The third generation iPad Mini was announced on October 16, 2014 and was released on October 22, 2014; it features the same hardware as the Mini 2 and the addition of a Touch ID fingerprint sensor compatible with Apple Pay.
On September 9, 2015, Apple released the iPad Mini 4.
The iPad Mini comes with several pre-installed applications, including Siri, Safari, Mail, Photos, Video, Music, iTunes, App Store, Maps, Notes, Calendar, Game Center, Photo Booth, and Contacts. Like all iOS devices, the iPad can sync content and other data with a Mac or PC using iTunes and to Apple’s iCloud online service. Although the tablet is not designed to make telephone calls over a cellular network, users can use a headset or the built-in speaker and microphone and place phone calls over Wi-Fi or cellular using a VoIP application, such as Skype. iPads offer dictation when connected to a Wi-Fi or cellular network.
Applications from Apple and third-party developers can be downloaded through the App Store, an application distribution market for iOS that is maintained and regulated by Apple. The service allows users to browse and purchase applications. Optional apps from Apple that can be purchased through the App Store include GarageBand, iMovie, iPhoto, and the iWork apps (Pages, Keynote, and Numbers) are available.
The device has an optional iBooks application, which displays books and other ePub-format content downloaded from the iBookstore. Several major book publishers including Penguin Books, HarperCollins, Simon & Schuster and Macmillan have committed to publishing books for the device. Despite the iPad being a direct competitor to both the Amazon Kindle and Barnes & Noble Nook, both Amazon.com and Barnes & Noble offer e-reader apps for the iPad.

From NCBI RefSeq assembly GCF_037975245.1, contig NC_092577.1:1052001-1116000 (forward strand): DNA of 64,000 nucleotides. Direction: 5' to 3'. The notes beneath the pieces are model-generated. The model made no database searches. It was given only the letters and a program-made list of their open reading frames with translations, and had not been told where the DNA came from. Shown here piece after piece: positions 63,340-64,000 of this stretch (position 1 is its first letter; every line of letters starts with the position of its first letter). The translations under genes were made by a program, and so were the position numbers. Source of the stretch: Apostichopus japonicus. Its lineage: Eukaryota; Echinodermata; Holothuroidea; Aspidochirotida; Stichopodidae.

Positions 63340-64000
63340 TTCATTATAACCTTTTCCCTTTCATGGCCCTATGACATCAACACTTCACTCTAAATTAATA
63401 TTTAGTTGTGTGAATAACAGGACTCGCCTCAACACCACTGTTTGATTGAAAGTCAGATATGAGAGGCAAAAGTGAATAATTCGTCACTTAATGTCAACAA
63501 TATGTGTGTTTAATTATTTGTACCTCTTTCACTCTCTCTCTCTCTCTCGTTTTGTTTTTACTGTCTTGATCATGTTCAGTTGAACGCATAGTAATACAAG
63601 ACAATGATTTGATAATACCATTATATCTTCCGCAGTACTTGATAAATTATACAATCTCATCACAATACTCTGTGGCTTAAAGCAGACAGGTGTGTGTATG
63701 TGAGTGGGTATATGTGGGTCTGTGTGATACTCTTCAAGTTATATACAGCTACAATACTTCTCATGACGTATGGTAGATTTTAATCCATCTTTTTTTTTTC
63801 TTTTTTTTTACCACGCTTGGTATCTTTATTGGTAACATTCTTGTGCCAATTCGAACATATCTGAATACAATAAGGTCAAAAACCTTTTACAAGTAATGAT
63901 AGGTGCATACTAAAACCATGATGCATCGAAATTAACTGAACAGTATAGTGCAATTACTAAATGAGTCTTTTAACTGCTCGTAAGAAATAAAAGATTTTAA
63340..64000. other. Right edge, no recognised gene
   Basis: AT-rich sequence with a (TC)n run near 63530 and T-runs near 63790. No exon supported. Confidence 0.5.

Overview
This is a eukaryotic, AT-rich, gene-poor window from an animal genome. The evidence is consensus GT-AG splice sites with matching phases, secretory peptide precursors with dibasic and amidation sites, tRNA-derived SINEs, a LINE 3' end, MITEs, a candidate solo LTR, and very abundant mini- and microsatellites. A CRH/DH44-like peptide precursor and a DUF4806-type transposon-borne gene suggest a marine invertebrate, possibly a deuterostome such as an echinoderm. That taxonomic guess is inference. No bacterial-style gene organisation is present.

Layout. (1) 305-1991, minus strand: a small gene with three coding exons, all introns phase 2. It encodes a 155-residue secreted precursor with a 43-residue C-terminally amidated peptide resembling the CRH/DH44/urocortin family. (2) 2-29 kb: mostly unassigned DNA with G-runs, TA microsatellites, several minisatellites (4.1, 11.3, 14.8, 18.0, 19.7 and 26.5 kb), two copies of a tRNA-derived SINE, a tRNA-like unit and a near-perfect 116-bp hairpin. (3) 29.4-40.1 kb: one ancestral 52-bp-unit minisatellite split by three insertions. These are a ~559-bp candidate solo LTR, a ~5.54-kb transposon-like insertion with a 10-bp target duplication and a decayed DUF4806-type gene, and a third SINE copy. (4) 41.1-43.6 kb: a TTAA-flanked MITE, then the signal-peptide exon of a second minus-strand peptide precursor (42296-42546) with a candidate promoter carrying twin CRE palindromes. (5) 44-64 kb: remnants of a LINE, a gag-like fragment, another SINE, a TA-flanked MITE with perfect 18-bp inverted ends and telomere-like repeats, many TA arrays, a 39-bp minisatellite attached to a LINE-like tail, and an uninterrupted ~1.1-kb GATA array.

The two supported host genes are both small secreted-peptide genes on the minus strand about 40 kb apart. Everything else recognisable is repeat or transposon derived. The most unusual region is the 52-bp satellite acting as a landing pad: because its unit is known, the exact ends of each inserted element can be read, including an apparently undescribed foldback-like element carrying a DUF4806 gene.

The current version of iOS is iOS 9, which all iPad Mini models can run; older models can upgrade to it as a free download. The first generation iPad Mini shipped with iOS 6.0.
On June 8, 2015, it was announced at the WWDC that all three generations of the iPad Mini would support iOS 9. However, certain new multitasking features, such as Slide Over and Picture in Picture, will be limited to the second and third generation. Split View, another new multitasking feature, is only available on the iPad Mini 4.
There are four buttons and one switch on the iPad Mini, including a “home” button near the display that returns the user to the home screen, and three aluminum buttons on the right side and top: wake/sleep and volume up and volume down, plus a software-controlled switch whose function varies with software updates. The tablet is manufactured either with or without the capability to communicate over a cellular network. All models can connect to a wireless LAN via Wi-Fi. The iPad Mini is available with 16, 32, 64 and 128 GB of internal flash memory, with no expansion option. Apple sells a “camera connection kit” with an SD card reader, but it can only be used to transfer photos and videos.
The first generation iPad Mini features partially the same hardware as the iPad 2. Both screens have resolutions of 1024×768, but the iPad Mini has a smaller screen and thus higher pixel density than iPad 2 (163 PPI vs. 132 PPI). Unlike the iPad 2, it has 5 MP and 1.2 MP cameras and the Lightning connector. The system-on-chip is A5, which is the same one found in the later revision of the iPad 2 (32 nm). The audio processor is the same found in iPhone 5 and iPad 4th generation, which allows the iPad Mini to have Siri and voice dictation unlike the iPad 2. The graphics processor (GPU) of the first generation iPad Mini is the same one found in the iPad 2 (PowerVR SGX543MP2).